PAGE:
It was a bit special, I’ve been pretty lucky that I have been in Sweden, so I had a great preseason until the covid started at the beginning of February. Then in Sweden, our restrictions were not that hard at first. All the ski resorts were open so I was able to ski pretty much every day. At the beginning of the season, you need a lot of days on skis just to get back with your confidence in your boots.

Where do you find inspiration and motivation for being the best skier?

I guess my motivation is not really to be the best. Of course, I’m competing but I think my main motivation to keep skiing as much as I do is the freeriding part. You have to be so versatile, it’s not only racing but racing is part of it and it’s freestyle and it’s powder skiing and it’s skiing with your friends and on top of all that it’s just the experience of being out in nature. That is the most important and every day is a new day so you never get tired of it!

What do you love the most about the Anima? why are you using this ski on the tour?

Maybe 90% of all my days on skis every year are on the Anima. It’s a good size for me, 115 millimeters underfoot is a big enough ski for skiing in deep snow and especially on big landings after drops. You need that kind of float to get out to the snow and it’s also a pretty stiff ski under the foot, it helps with stability at high speeds. Still, it’s a little bit softer at tip and tails, and that helps to play around at lower speeds. I like that combination that makes it truly a ski for everything.

As you know the anima of this winter 2021.22 will have a new shape. What difference does it make for you?

The new one I would say is a little bit stiffer in tips and tails, so it has a stiffer feeling overall, which makes it more stable in a way but then also has a little bit shorter sidecut. So it’s still able to turn really quick when you need to!

Why the anima and not the atris?

In Sweden most of the time we deal with a firmer snow and not as much powder as we would like. So I like the atris a lot and recommend it to my Swedish friends, and those who want a smaller ski that is still a really good powder machine.

Which size are you using in competitions?

I hang on the 189 anima which is the perfect length for me. It may look pretty small but I’m only 175cm tall and 69 kilos haha!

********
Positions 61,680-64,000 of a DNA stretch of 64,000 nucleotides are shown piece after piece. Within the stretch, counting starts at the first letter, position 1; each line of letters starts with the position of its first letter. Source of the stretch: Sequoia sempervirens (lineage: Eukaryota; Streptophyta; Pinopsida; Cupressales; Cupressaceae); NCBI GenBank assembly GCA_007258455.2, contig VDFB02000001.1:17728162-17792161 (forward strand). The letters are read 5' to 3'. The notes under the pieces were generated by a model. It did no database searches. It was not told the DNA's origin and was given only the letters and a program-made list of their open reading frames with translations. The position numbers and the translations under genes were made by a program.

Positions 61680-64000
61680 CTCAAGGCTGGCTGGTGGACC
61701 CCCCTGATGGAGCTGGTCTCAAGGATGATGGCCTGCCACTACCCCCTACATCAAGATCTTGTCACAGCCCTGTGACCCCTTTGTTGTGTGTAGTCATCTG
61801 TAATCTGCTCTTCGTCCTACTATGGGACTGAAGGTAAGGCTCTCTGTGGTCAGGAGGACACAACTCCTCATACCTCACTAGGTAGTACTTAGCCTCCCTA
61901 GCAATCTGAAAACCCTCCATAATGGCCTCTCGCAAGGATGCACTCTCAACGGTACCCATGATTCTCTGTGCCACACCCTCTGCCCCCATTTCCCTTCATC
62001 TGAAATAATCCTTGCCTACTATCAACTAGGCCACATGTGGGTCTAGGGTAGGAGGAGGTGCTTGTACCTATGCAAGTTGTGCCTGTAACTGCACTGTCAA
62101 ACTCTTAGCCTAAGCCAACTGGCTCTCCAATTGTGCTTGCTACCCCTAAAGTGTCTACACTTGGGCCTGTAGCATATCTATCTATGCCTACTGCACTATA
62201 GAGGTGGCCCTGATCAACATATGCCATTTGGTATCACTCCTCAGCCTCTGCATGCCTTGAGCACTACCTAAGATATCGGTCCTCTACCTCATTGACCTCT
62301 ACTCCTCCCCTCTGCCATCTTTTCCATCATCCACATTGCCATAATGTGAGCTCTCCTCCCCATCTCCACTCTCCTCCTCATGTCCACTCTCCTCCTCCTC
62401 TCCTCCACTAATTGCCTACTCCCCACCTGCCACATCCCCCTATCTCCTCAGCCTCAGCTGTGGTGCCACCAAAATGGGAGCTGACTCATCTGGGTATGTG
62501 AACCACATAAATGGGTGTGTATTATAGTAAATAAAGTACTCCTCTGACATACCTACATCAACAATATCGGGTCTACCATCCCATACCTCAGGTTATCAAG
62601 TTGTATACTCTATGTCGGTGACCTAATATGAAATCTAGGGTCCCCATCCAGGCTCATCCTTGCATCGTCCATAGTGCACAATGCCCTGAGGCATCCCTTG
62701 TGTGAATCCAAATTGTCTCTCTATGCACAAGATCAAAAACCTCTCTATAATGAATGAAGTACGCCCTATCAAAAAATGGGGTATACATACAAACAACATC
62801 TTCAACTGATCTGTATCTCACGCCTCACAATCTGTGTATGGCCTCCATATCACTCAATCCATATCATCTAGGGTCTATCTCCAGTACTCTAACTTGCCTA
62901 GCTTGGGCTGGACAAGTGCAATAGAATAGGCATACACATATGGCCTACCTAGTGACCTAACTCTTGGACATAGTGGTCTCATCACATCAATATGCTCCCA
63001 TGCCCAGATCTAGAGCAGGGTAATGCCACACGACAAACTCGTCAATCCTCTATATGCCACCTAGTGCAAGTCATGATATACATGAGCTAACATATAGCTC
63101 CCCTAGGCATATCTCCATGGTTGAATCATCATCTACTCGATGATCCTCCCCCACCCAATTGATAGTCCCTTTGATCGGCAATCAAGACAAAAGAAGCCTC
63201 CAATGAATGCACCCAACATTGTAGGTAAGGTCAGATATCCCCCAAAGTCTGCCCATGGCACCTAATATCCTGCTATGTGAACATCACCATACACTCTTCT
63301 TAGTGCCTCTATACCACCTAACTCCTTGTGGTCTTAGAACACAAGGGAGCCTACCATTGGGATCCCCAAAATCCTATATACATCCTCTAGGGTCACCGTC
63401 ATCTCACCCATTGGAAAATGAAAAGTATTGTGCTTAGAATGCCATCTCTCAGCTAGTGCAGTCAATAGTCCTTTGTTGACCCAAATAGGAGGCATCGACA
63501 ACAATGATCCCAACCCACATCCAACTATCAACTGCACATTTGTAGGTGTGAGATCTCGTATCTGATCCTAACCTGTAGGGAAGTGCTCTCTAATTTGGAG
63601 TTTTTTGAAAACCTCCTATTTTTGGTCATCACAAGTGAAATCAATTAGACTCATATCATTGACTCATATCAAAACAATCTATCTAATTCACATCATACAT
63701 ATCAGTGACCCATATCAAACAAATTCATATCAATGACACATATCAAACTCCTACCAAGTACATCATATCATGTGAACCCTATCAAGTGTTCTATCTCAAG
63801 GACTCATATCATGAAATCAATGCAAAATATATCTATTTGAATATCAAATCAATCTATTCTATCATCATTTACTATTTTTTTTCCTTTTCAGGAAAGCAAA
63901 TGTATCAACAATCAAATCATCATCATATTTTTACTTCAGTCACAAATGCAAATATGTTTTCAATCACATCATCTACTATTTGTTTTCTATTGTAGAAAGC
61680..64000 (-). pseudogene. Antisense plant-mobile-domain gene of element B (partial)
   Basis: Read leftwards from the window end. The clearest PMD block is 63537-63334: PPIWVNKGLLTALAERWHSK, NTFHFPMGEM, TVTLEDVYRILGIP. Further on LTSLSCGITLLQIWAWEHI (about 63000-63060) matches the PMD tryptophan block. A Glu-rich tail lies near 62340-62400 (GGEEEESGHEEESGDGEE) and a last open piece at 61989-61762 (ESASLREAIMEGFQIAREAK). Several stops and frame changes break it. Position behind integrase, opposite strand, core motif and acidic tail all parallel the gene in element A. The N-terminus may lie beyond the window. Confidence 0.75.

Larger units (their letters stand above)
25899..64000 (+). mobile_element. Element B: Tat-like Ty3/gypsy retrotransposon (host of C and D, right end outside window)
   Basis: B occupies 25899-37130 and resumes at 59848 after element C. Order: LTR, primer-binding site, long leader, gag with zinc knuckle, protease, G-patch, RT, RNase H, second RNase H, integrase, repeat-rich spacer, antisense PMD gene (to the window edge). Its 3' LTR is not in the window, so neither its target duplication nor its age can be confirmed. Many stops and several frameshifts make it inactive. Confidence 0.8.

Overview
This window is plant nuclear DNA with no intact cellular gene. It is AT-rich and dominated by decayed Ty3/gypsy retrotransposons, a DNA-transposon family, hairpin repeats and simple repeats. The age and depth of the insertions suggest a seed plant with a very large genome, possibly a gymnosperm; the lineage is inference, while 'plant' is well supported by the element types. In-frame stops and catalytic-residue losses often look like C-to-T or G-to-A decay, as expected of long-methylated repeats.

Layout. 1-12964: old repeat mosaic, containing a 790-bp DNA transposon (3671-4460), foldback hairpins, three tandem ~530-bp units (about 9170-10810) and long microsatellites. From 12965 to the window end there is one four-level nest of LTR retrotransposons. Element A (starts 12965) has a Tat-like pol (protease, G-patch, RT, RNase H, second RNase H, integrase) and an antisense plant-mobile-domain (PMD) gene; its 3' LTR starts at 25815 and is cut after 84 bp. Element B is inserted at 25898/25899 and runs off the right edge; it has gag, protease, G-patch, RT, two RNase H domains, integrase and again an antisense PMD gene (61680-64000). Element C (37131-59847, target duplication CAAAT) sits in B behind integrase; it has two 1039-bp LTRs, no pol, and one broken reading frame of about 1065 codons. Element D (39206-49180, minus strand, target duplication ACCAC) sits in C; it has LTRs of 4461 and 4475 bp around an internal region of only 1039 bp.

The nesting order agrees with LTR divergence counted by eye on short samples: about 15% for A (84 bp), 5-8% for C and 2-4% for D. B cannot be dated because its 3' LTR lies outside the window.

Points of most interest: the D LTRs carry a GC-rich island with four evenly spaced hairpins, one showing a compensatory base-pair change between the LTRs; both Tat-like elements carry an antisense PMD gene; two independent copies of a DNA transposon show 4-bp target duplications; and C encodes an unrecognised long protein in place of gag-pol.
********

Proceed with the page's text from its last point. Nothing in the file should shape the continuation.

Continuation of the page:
What bindings do you use and what are your settings?

Tyrolia Attack set around DIN 12, maybe sometimes a little bit less, even 11.  And on competitions or depending on the skiing I go up to 13 but not more than that. The rule from the Swedish ski community for years is that you need to screw your bindings to the bottom as hard as you can.

What can you tell us about Baqueira, the first FWT 2022 stop?

Nobody knew the face here, it was the first FWT event, so the inspection was harder, and this makes it all the more exciting. Usually, we know more about the face, we have videos of former runs, we can assess the size of cliffs. Here everything had to be done from far away, so I took the day to go look at the face from different angles, discussing with other competitors. It’s a lot of work, but it is also a big part of this kind of competition. You can be a super strong skier, if you don’t know how to find your way on the mountain it’s useless.

How did it look like: snow, terrain, conditions?

The snow was good, there has been some warm weather and then it froze, and then a few centimeters of fresh snow. But it’s competitive freeriding, you don’t have 1m of powder every day. One thing that is unusual is that the competition will happen late in the day, starting in the afternoon.

Great run, you tell us more about your line choice?

The venue was very cool, the crowd was very close to the spot and cheerful, but there were limited choices on this face. The main section was petty short, with not much snow and lots of sharks. I chose to go on skier’s right and I did my thing.

Do you have a double in your bag of tricks?

Yes, I have a double but I have not done any this year. It’s true that Max pulled a nice trick to top up the podium, and then there was a 360 combination for the second place. I would love to be as versatile as possible, but I feel more confident when it’s steep and there is more room.

What about the next 2 stops, you know the venues very well, what is your strategy?

I’m always aiming high and I want the top spot, but first I want to qualify for Fieberbrunn and Verbier. With the new system, I know that coming out 7th will not gonna make it to win, but I should qualify for the finals. That being said, I am looking for a podium in Andorra!


interview made by Mathieu Ros